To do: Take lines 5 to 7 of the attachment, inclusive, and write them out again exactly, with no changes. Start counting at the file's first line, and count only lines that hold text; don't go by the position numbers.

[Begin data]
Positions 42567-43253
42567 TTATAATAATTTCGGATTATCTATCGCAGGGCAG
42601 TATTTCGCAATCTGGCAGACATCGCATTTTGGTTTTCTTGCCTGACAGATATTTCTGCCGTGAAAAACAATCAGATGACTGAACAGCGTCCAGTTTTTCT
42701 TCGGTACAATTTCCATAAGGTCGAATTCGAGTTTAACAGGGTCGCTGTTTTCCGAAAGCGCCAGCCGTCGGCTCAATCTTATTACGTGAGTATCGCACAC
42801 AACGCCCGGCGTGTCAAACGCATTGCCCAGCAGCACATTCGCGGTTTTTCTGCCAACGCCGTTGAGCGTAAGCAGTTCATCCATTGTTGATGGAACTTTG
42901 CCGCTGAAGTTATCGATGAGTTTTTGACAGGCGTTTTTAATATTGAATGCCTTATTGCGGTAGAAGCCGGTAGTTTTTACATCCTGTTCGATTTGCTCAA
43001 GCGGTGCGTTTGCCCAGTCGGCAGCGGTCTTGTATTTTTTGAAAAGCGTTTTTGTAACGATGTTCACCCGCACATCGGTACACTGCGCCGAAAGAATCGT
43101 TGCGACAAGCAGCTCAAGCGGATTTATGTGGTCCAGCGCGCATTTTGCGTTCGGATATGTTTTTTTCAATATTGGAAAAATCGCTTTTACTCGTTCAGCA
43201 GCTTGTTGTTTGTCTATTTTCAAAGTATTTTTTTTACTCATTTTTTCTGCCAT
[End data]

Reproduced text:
42801 AACGCCCGGCGTGTCAAACGCATTGCCCAGCAGCACATTCGCGGTTTTTCTGCCAACGCCGTTGAGCGTAAGCAGTTCATCCATTGTTGATGGAACTTTG
42901 CCGCTGAAGTTATCGATGAGTTTTTGACAGGCGTTTTTAATATTGAATGCCTTATTGCGGTAGAAGCCGGTAGTTTTTACATCCTGTTCGATTTGCTCAA
43001 GCGGTGCGTTTGCCCAGTCGGCAGCGGTCTTGTATTTTTTGAAAAGCGTTTTTGTAACGATGTTCACCCGCACATCGGTACACTGCGCCGAAAGAATCGT